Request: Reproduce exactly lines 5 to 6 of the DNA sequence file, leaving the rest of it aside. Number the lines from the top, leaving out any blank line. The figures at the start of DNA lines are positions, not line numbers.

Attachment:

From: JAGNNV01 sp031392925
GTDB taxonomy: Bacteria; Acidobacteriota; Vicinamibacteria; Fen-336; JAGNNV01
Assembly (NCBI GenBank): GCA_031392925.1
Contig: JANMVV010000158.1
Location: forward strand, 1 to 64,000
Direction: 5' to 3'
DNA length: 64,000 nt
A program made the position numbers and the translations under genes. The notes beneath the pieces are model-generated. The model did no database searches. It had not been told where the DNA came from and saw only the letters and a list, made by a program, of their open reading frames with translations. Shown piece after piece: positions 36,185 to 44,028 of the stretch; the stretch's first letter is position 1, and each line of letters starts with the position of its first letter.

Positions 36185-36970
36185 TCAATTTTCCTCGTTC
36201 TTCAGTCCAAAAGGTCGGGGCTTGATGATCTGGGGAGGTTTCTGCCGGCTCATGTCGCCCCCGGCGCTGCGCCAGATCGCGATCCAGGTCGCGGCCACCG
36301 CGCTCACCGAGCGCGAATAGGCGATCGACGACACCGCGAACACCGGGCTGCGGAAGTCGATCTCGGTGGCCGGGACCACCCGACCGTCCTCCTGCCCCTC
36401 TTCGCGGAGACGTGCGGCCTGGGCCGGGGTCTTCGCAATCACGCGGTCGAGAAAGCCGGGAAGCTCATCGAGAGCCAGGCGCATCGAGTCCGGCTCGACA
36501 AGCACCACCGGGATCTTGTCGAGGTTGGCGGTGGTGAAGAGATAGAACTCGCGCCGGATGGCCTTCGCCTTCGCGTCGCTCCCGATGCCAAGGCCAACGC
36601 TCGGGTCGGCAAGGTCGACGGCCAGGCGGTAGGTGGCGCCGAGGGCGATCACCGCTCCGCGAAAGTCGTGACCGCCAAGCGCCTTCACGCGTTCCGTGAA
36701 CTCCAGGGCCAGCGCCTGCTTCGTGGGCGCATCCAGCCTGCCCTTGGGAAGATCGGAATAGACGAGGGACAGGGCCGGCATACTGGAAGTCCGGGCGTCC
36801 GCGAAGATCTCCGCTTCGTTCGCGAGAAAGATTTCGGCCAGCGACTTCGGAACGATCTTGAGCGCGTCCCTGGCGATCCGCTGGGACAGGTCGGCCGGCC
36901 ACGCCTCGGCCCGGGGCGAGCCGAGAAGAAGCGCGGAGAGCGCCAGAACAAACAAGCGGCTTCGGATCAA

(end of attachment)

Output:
Location: forward strand, 1 to 64,000
Direction: 5' to 3'